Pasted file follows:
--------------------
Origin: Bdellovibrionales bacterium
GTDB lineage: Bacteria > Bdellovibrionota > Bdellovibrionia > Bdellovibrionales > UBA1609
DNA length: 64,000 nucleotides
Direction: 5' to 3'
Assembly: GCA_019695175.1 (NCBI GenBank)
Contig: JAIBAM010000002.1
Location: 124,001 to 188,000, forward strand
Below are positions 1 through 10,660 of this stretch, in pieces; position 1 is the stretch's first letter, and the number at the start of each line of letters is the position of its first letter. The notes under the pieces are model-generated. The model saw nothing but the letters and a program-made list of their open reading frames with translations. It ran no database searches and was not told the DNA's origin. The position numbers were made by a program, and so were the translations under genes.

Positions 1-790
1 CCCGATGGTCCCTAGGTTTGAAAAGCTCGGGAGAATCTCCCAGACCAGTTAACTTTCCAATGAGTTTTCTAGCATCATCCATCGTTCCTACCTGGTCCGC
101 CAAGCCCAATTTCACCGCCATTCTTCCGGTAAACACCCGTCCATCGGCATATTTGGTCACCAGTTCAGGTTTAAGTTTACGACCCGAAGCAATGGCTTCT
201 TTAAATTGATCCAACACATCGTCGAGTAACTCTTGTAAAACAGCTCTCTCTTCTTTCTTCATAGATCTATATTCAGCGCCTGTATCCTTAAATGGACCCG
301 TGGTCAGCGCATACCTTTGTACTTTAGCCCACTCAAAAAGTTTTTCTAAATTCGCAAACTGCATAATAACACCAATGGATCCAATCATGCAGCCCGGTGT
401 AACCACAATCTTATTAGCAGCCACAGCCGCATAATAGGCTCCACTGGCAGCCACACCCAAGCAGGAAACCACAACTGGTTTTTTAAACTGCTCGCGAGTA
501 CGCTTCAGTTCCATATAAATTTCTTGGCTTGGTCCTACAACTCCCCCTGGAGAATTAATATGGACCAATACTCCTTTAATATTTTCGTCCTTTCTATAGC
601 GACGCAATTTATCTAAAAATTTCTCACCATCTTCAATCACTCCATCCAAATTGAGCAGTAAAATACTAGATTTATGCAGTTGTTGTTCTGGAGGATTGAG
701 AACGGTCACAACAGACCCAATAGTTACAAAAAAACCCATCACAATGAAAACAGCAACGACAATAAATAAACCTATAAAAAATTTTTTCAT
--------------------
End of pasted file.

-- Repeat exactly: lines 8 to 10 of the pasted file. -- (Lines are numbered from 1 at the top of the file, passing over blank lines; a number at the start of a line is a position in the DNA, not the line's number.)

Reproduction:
Below are positions 1 through 10,660 of this stretch, in pieces; position 1 is the stretch's first letter, and the number at the start of each line of letters is the position of its first letter. The notes under the pieces are model-generated. The model saw nothing but the letters and a program-made list of their open reading frames with translations. It ran no database searches and was not told the DNA's origin. The position numbers were made by a program, and so were the translations under genes.

Positions 1-790
1 CCCGATGGTCCCTAGGTTTGAAAAGCTCGGGAGAATCTCCCAGACCAGTTAACTTTCCAATGAGTTTTCTAGCATCATCCATCGTTCCTACCTGGTCCGC